Evolv Rockstar, $89Overall grade: A-Target climbs: Trad, sport, and bouldering on slabby to slightly overhanging terrain, all-day climbsFit: Somewhat asymmetric overall, evenly narrow fit throughout with a moderately low arch, and low volumeSummary: The Evolv Rockstar is a lined, synthetic-upper shoe aimed at the all-around female climber. Our testers agreed that Rockstar accomplishes that goal admirably. Said one tester, “I’d certainly recommend this shoe to a beginner who’s serious about improving, or an advanced climber who needs a comfortable, all-around shoe.” The shoe’s moderately soft midsole helps it strike a strong balance between edging and smearing, with good sensitivity overall. Rand rubber is abundant around the shoe, except over the toe box, where a more generous portion would boost toe-hooking and crack-climbing performance. If you do lots of sport climbing and are making forays into trad climbing, this could be a good shoe for you. As with its cousin the Athena, the Rockstar’s upper contours nicely under the ankle. We wished that the Rockstar also shared the Athena’s ability to cinch up against the arch — the lacing system does a good job of fitting overall, but can’t duplicate the Athena’s arch fit. Again, the light yellow/white color scheme is great for hot days.
Scarpa Eclipse Lady, $109Overall grade: A-Target climbs: Moderate trad and sport climbing, easy boulderingFit: Slightly asymmetric overall; evenly narrow fit throughout with a moderately low arch and low volumeSummary: Yes, Scarpa has put out a pink shoe for women. Some might call that pandering, but guess what? Our testers liked the color and were viewed with envy at the crag when they donned the Eclipse Lady. And color aside, this unlined leather unit hits the mark as a quality beginner/intermediate shoe. On moderate sport and trad routes up to 5.10-, testers found the shoe quite comfortable without sacrificing performance. A polypropylene midsole provides solid support for edging, which is this shoe’s strong point, at the expense of smearing and sensitivity. That’s as it should be, as support should always take precedence over sensitivity for entry-level shoes. The Eclipse Lady can do moderate bouldering in a pinch, but don’t expect it to boost your ability level. On the opposite end of the climb-size scale, however, if you’re looking for a comfortable multi-pitch shoe, the Eclipse Lady could be a good option. The main downside of this shoe? If you’re aggressive in pushing your technical level, i.e., going mid-5.10 and up, you will soon outstrip its abilities.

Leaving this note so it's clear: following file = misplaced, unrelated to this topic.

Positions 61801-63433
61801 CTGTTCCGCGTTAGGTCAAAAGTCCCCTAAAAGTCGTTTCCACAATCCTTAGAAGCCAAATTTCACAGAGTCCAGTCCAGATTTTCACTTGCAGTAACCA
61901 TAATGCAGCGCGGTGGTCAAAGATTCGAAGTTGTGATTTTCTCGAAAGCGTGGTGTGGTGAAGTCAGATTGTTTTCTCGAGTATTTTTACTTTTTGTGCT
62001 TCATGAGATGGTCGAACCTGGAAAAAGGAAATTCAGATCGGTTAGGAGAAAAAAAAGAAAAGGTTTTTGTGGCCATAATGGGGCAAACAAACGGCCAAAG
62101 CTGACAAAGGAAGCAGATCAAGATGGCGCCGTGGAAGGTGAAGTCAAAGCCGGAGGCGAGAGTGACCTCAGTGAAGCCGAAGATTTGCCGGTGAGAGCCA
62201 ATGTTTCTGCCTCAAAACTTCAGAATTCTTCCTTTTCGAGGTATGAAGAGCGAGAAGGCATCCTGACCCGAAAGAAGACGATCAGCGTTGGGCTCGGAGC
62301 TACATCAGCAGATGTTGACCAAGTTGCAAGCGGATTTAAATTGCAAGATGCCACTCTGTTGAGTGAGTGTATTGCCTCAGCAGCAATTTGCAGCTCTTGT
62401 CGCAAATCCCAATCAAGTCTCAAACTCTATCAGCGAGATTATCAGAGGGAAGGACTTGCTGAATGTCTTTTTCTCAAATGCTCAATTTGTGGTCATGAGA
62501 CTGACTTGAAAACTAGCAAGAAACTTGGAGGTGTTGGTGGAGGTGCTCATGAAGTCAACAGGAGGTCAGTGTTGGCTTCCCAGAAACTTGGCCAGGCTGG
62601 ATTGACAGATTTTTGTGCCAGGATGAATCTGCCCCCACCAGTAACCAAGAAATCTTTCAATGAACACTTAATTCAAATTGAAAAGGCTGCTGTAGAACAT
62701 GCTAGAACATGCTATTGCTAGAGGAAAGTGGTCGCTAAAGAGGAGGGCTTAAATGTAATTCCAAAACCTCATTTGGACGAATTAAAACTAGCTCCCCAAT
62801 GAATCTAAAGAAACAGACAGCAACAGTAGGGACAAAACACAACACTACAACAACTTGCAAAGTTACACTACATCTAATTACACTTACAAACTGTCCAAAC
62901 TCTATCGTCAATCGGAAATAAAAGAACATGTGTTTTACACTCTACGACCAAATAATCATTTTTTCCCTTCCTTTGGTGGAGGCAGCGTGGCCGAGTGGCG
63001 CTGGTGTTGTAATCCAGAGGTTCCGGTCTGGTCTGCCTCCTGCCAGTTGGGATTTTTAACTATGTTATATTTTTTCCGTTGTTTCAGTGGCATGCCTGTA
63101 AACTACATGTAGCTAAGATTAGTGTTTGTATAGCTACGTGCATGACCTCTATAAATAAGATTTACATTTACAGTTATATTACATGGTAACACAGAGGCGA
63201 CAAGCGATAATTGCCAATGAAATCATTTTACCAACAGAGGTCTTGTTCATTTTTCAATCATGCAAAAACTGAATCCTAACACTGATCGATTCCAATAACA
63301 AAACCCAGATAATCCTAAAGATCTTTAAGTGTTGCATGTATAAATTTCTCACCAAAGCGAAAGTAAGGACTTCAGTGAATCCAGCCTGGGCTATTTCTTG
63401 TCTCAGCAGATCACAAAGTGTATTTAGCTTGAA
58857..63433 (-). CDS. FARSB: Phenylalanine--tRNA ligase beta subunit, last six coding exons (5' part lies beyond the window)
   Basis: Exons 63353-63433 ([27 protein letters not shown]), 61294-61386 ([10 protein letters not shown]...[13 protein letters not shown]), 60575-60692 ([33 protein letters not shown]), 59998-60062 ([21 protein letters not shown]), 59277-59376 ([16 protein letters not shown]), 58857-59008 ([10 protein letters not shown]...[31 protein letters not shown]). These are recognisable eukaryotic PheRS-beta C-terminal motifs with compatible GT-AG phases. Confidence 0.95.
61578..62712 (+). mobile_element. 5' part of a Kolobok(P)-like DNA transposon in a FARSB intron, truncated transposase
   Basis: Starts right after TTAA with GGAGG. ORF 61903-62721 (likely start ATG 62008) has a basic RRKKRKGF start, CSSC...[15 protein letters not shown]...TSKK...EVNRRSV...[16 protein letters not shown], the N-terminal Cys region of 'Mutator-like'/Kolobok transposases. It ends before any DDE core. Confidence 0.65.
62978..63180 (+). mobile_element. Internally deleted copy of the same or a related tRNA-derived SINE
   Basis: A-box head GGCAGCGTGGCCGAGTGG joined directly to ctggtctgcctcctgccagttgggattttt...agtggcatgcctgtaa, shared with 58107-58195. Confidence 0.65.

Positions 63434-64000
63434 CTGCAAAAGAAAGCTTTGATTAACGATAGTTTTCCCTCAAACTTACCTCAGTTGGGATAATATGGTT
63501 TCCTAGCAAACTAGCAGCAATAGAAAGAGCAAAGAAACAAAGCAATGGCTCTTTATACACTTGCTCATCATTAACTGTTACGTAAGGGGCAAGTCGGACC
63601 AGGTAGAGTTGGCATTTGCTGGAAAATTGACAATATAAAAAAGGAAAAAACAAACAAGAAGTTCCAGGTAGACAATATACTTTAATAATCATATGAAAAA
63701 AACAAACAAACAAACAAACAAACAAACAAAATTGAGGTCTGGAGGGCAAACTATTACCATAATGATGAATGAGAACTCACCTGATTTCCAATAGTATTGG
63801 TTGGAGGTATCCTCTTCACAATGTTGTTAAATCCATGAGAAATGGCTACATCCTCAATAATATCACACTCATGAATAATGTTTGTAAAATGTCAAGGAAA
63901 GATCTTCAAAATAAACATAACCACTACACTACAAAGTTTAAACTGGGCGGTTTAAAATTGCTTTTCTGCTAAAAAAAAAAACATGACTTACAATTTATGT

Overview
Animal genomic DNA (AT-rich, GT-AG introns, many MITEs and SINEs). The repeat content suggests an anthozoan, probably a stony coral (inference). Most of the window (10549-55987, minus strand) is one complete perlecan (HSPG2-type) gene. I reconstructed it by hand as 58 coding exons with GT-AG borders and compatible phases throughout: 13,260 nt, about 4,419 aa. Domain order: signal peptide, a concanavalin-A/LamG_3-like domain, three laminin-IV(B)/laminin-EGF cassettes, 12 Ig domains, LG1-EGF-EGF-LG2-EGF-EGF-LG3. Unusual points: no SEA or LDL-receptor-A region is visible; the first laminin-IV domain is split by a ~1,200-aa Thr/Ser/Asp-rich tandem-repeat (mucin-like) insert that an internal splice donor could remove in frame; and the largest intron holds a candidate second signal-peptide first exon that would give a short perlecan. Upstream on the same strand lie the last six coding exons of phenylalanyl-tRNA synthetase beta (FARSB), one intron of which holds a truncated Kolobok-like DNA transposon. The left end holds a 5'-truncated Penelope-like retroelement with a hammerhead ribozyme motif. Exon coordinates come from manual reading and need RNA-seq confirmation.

2004 Rock Shoe Manufacturers Acopa: (510) 262-9581, www.acopausa.com Boreal: (310) 576-9965, www.e-boreal.com Bufo: (877) 922-5462, www.rockshoes.com Cava/Liberty Mountain: (888) 902-5462, www.libertymountainclimbing.com Evolv: (714) 891-0555, www.evolvesports.com Five Ten: (909) 798-4222, www.fiveten.com La Sportiva: (303) 443-8710, www.sportiva.com Mad Rock: (503) 797-1952, www.madrockshoes.com Mammut/Climb High: (802) 985-5056, www.climbhigh.com Montrail: (206) 621-9303, www.montrail.com Red Chili/Excalibur: (801) 942-8471, www.redchili.de Saltic/Bear Adventure: (866) 472-5842, www.salticshoes.com Scarpa/Black Diamond: (801) 278-5533, www.scarpa-us.com Triop/Vertical Addiction: (403) 688-1830, www.vertical-addiction.com